Duke rezones parcels near Central Campus five years after its demolition, but its future remains uncertain

Duke’s Central Campus has been abandoned since 2019, and the University has since lacked a clear vision for its future. Now, administration is looking to pave the way for its redevelopment.

In April, Duke filed a Zoning Map Change application to rezone 10 parcels of land near Central Campus to the “University and College with a Development Plan” (UC(D)) designation to “allow for future college and institutional uses.” 

The Durham Planning Council advanced this proposal to the City Council April 9 with a favorable recommendation. The proposal is expected to be heard by the City Council in the fall, per a May 22 email to The Chronicle from Adem Gusa, director of planning and design for the University.

Prior to its demolition in 2019, Central Campus was used for student housing. It initially housed graduate students and students with families and later served as a hub for selective living groups and Greek life organizations, accommodating up to 1,100 students. 

Eventually, the buildings began to suffer from mold problems, leading campus administrators to motion for their demolition. Duke built Hollows Quad and purchased the apartments at 300 Swift to address the newfound housing shortage and abandoned Central Campus.

In 2018, Duke’s Board of Trustees assembled a Central Campus Task Force to generate development plans for the land, but the University had other financial commitments and did not pursue any “immediate development.” The Task Force only convened for one year.

Since then, the future of Central Campus has remained unclear.

Per the city of Durham’s website, every parcel of land has a zoning designation that regulates surrounding issues including how the land may be used and what type of structures are permitted.

Most of Central Campus is already zoned UC(D). If the latest proposal is approved by the City Council, the 10 additional parcels — which Duke already owns — would also fall under this designation, allowing them to be included in future development planning. 

However, the University “has no current plans to develop Central Campus,” according to the May 22 email from Gusa.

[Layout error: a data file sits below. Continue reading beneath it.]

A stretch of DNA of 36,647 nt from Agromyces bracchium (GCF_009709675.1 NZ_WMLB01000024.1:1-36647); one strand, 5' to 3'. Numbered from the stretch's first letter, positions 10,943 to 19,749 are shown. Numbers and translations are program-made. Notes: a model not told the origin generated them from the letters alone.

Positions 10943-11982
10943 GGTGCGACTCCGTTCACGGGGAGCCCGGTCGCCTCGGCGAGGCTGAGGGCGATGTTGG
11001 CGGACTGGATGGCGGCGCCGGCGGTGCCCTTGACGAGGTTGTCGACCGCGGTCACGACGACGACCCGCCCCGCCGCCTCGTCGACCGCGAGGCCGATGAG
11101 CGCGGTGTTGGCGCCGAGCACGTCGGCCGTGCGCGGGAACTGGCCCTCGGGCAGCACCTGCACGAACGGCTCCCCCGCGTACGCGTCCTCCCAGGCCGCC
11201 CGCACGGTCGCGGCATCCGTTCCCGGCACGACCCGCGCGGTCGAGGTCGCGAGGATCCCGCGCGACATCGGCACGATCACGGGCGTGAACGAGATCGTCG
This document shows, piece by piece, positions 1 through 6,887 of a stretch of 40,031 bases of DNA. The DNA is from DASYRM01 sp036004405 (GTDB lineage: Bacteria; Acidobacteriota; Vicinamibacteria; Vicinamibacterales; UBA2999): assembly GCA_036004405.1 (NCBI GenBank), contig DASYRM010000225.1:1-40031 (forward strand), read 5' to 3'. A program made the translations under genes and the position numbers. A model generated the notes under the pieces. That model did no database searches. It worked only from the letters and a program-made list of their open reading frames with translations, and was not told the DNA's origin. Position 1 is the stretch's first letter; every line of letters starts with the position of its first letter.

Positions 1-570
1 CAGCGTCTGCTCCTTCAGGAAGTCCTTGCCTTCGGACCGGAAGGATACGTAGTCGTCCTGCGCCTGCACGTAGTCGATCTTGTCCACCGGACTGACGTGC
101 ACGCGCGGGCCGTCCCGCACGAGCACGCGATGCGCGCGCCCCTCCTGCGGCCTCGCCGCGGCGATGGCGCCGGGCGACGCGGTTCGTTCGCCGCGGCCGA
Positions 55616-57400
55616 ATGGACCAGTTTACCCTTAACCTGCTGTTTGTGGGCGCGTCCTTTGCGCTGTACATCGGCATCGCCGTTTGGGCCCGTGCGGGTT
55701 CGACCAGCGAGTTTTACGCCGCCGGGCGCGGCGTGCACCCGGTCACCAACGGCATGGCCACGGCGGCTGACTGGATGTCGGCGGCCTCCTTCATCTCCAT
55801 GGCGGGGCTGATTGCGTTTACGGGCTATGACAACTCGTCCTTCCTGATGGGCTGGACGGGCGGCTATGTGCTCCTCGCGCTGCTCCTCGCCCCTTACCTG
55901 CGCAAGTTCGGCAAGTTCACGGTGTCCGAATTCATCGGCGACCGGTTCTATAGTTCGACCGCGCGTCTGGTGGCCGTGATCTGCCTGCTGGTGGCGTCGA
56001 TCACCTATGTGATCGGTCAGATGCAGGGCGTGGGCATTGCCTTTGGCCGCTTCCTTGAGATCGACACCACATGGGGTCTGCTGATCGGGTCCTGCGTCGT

Duke’s rezoning plan met eight of the 22 applicable policies outlined in the Durham-Chapel Hill-Carrboro Metropolitan Planning Organization’s Comprehensive Transportation Plan. This low compliance is largely due to an unfulfilled request from the Department of Transportation to include plans for a 10-foot shared bicycle and pedestrian path, which makes the application noncompliant with the Durham Unified Ordinance.

Duke’s application also falls short of providing sufficient commitments to tree coverage, stormwater and green infrastructure as outlined in the new Comprehensive Plan. It does, however, meet policies surrounding “commitments to additional open space, [preserving] some of the existing historical structures and adhering to environmental and [Americans with Disabilities Act] requirements at site plan.”

Despite the shortcomings, the Durham Planning Commission voted favorably on the application with an eight-to-one vote during the April 9 meeting. Neil Ghosh, a land use and zoning attorney who represented Duke in front of the council, said that the majority of previously voiced concerns were over the application’s omission of the 10-foot pedestrian and bicycle path.

Ghosh said during the meeting that Duke would be open to suggestions to incorporate ideas similar to the Department of Transportation’s proposed pedestrian and bicycle path but would not be revising the current application to accommodate the request.

At the same meeting, the Planning Commission also heard another Zoning Map Change application filed by Duke pertaining to rezoning three parcels near East Campus to UC(D). This did not receive approval of the council and was defeated in an eight-to-one vote. 

Several community members gave public comments voicing concerns with this proposal due to the University’s failure to address sewage water disposal and increased traffic in the neighborhood. According to Gusa, the University is “reviewing its options” pertaining to this application.

Editor's note: A previous version of the article reported the defeat of Duke's proposal to rezone three parcels near East Campus as a five-to-four vote instead of the correct eight-to-one count. The Chronicle regrets the error.

Ana Despa | Associate News Editor

Ana Despa is a Pratt sophomore and an associate news editor for the news department.


Share and discuss “Duke rezones parcels near Central Campus five years after its demolition, but its future remains uncertain” on social media.